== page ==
BWW Reviews: Faustian Silliness in Arouet's DON JUAN IN CHICAGO

BWW Reviews: Faustian Silliness in Arouet's DON JUAN IN CHICAGO
Caitlin Frances and Dylan Smith in
Don Juan in Chicago from Arouet
Photo credit: Michael Brunk /

I must apologize, Dear Readers, for getting this one to you so late. But alas when the Mothership beckons I must go. Unfortunately it meant me coming late to the party that is Arouet's production of David Ives' "Don Juan in Chicago" which leaves you only two more chances to see this hilarious production, which I urge you to do. Some beautiful direction and a killer ensemble make this bit of Ives' deliciousness even more fun.

But then since we're starting off with the meaty dialogue that is Ives' trademark, we're off to an excellent start as we venture forth with legendary lothario Don Juan (Dylan Smith) as he makes a deal with the devil (Caitlin Frances) to live forever. But, as it always is with these deals, there's a catch. Don Juan must bed a different woman every night in order to remain alive and not be sent off to the fiery pit. And so he and his unfortunate manservant Leporello (Zach Sanders), who's been wrangled into this deal, traverse the years and the world in order for the Don to continually get lucky. From Spain of 1599 to present day Chicago they must find one willing woman each night all the while dodging the attention of Dona Elvira (Amanda Falcone), another immortal and Don Juan's first conquest who has vowed to bed him one more time, which is of course against the rules since the Don can have no woman twice.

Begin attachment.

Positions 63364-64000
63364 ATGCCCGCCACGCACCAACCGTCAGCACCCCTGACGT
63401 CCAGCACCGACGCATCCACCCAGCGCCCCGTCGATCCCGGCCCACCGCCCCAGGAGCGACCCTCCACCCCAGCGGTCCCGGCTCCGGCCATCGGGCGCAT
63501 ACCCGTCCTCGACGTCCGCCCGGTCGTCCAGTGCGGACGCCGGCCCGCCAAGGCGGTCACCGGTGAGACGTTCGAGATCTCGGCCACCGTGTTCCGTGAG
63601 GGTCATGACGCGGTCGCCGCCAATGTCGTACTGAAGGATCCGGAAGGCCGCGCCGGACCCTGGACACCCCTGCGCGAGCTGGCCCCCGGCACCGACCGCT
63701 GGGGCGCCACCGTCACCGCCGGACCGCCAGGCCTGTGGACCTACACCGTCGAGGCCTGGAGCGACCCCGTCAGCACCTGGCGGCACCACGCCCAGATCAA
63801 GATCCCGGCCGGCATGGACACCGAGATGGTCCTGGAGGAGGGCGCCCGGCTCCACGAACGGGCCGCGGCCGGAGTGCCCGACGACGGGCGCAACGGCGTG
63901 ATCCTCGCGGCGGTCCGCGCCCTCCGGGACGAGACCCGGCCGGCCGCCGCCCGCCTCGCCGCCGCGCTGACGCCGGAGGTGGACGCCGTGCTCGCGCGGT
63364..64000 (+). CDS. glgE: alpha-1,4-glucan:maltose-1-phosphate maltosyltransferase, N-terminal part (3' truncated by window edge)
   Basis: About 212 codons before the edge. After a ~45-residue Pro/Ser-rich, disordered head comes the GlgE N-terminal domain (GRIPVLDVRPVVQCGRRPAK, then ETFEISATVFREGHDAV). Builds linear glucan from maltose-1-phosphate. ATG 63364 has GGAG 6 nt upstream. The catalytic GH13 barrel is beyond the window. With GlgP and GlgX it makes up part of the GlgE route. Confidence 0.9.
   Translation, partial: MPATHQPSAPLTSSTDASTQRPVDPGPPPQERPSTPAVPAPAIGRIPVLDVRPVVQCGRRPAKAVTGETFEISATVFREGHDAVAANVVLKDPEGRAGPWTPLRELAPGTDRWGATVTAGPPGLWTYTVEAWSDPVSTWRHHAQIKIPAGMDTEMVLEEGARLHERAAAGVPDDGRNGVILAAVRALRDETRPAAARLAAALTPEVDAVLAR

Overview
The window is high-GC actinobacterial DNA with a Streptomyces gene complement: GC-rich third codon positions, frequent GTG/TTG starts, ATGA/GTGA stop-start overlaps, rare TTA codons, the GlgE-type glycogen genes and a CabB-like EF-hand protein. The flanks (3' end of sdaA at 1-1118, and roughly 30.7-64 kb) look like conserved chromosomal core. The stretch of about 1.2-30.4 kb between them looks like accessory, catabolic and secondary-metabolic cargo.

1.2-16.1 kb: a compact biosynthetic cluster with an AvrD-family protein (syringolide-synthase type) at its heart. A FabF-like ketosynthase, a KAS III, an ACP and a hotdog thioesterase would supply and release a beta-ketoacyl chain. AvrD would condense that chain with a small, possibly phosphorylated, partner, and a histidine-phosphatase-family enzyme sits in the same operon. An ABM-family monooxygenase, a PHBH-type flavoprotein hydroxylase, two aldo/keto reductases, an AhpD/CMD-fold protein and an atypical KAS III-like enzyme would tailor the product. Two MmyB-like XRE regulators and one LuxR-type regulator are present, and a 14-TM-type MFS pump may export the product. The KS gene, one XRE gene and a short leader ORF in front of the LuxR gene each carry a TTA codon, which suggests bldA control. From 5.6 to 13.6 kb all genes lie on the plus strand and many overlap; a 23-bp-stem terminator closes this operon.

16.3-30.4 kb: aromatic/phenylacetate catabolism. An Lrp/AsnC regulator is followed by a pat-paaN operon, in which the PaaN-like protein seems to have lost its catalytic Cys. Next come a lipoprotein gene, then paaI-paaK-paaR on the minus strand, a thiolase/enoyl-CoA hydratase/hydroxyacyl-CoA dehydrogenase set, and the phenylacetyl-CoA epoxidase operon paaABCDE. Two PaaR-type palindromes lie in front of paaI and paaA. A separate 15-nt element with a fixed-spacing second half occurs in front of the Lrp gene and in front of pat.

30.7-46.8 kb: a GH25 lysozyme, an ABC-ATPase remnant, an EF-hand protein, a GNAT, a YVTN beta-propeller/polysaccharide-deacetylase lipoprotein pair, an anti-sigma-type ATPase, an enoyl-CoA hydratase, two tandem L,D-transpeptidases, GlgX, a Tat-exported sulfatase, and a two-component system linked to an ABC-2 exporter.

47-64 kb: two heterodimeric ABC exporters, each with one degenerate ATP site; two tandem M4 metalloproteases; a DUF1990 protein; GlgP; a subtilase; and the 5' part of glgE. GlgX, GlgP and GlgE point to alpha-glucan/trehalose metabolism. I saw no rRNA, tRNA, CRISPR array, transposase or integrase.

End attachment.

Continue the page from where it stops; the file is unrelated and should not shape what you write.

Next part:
True, the meatiness of Ives' work and his gift of language is a terrific foundation for any production but that by no means makes it bulletproof. But director Joshua Jon has such a firm grasp on the tone and pace needed for the show that you can't help but enjoy yourself. Plus he's gathered a top-notch cast. Smith bowls his way through the show with some wonderful timing and you can't help but like him no matter what horrible things he does. At times he could do with savoring some of that Ives dialogue a bit more but he's super fun nonetheless and an adorable reluctant cad. Falcone too lacks a bit of focus at times but matches Smith on the fun aspect. In some of the smaller roles, Randall Brammer and Amberlee Williams as the innocent couple next door and Kate Witt and Todd Hull as the not so innocent couple dragged into the Don's schemes completely shine in their own ways with some beautiful comic intent. But it's Frances and Sanders who steal the show. Frances with the way she practically slithers around the stage makes for a delectably sultry devil. And Sanders with some spot on perfect comedic timing makes this underdog of a servant the one to root for.

All told, a not often enough produced Ives put on by an incredible team with an obvious love for the material. Again, I'm sorry you only have two more chances to see it but if you have the time, you should make an effort as I give this show a solid YAY with my three letter rating system. Too much fun!

"Don Juan in Chicago" from Arouet performs at the Ballard Underground through May 31st. For tickets or information visit them online at

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From This Author Jay Irwin

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